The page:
SIMD Instructions Considered Harmful

www.sigarch.org
8 min read
fairly easy
In the process of writing a short introduction to RISC-V, we compared RISC-V vector code to SIMD. We were struck by the insidiousness of the SIMD instruction extensions of ARM, MIPS, and x86. We de…
In the process of writing a short introduction to RISC-V, we compared RISC-V vector code to SIMD. We were struck by the insidiousness of the SIMD instruction extensions of ARM, MIPS, and x86. We decided to share those insights in this blog, based on Chapter 8 of our book.

Like an opioid, SIMD starts off innocently enough. An architect partitions the existing 64-bit registers and ALU into many 8-, 16-, or 32-bit pieces and then computes on them in parallel. The opcode supplies the data width and the operation. Data transfers are simply loads and stores of a single 64-bit register. How could anyone be against that?

To accelerate SIMD, architects subsequently double the width of the registers to compute more partitions concurrently. Because ISAs traditionally embrace backwards binary compatibility, and the opcode specifies the data width, expanding the SIMD registers also expands the SIMD instruction set. Each subsequent step of doubling the width of SIMD registers and the number of SIMD instructions leads ISAs down the path of escalating complexity, which is borne by processor designers, compiler writers, and assembly language programmers. The IA-32 instruction set has grown from 80 to around 1400 instructions since 1978, largely fueled by SIMD.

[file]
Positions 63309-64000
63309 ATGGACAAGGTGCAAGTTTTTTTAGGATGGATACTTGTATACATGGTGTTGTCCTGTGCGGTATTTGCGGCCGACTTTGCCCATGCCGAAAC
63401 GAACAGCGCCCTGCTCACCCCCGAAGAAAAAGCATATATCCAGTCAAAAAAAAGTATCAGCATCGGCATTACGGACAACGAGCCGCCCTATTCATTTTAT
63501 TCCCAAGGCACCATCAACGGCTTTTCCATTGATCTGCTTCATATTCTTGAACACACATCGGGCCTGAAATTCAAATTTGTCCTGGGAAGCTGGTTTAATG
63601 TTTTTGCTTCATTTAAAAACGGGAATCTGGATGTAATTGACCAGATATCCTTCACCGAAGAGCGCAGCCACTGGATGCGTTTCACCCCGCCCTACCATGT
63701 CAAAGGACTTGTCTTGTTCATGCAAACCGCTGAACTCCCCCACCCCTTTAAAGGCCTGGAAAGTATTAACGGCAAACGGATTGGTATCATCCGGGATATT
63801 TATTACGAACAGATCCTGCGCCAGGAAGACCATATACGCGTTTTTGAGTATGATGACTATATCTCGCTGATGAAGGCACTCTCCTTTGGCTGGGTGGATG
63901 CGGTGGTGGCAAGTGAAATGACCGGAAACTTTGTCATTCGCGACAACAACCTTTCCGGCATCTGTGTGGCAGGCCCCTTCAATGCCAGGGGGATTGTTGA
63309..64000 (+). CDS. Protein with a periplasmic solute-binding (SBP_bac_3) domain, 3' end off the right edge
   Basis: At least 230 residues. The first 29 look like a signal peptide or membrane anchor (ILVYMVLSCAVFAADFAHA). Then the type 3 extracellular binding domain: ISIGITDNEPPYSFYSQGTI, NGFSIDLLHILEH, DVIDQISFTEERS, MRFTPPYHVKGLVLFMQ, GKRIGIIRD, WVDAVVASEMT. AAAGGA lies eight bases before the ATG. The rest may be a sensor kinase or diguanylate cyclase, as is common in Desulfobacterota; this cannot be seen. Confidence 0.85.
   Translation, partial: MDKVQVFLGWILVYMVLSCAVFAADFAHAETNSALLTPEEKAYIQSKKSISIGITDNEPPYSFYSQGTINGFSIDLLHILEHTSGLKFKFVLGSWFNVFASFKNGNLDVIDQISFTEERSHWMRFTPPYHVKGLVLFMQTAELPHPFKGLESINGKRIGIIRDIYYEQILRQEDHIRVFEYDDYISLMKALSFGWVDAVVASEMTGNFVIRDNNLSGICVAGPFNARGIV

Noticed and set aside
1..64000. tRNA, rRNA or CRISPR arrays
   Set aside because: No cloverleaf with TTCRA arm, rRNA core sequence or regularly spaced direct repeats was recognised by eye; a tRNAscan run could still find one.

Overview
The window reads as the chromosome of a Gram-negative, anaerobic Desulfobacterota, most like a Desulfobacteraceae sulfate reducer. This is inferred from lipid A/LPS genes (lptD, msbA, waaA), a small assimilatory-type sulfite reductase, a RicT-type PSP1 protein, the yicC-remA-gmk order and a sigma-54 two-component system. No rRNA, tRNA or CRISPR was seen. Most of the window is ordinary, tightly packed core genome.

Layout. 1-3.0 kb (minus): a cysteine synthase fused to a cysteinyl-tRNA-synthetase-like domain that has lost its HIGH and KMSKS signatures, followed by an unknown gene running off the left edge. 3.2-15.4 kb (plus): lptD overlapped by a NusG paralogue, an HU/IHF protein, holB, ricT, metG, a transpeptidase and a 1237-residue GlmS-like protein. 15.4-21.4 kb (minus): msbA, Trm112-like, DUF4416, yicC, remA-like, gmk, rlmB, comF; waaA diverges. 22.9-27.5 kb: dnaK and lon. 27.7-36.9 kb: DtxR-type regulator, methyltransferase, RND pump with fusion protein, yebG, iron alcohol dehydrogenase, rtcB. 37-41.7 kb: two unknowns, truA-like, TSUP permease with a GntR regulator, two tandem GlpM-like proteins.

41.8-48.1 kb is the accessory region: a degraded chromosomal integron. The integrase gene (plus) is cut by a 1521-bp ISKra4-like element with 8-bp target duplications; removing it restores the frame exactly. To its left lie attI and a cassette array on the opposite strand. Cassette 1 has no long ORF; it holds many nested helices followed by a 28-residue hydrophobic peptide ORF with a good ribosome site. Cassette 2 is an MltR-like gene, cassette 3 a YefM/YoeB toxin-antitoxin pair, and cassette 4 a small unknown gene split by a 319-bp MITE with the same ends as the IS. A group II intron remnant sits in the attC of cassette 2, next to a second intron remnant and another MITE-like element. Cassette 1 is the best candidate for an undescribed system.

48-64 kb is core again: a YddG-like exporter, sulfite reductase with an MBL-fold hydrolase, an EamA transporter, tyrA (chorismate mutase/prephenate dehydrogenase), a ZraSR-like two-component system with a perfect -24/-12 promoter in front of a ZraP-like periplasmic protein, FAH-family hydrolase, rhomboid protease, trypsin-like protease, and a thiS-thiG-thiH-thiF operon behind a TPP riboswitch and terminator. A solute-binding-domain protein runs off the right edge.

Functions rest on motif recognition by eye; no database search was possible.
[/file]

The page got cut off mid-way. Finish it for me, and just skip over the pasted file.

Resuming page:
An older and, in our opinion, more elegant alternative to exploit data-level parallelism is vector architectures. Vector computers gather objects from main memory and put them into long, sequential vector registers. Pipelined execution units compute very efficiently on these vector registers. Vector architectures then scatter the results back from the vector registers to main memory.

While a simple vector processor might execute one vector element at a time, element operations are independent by definition, and so a processor could theoretically compute all of them simultaneously. The widest data for RISC-V is 64 bits, and today's vector processors typically execute two, four, or eight 64-bit elements per clock cycle.…
David Patterson, Andrew Waterman On Sep
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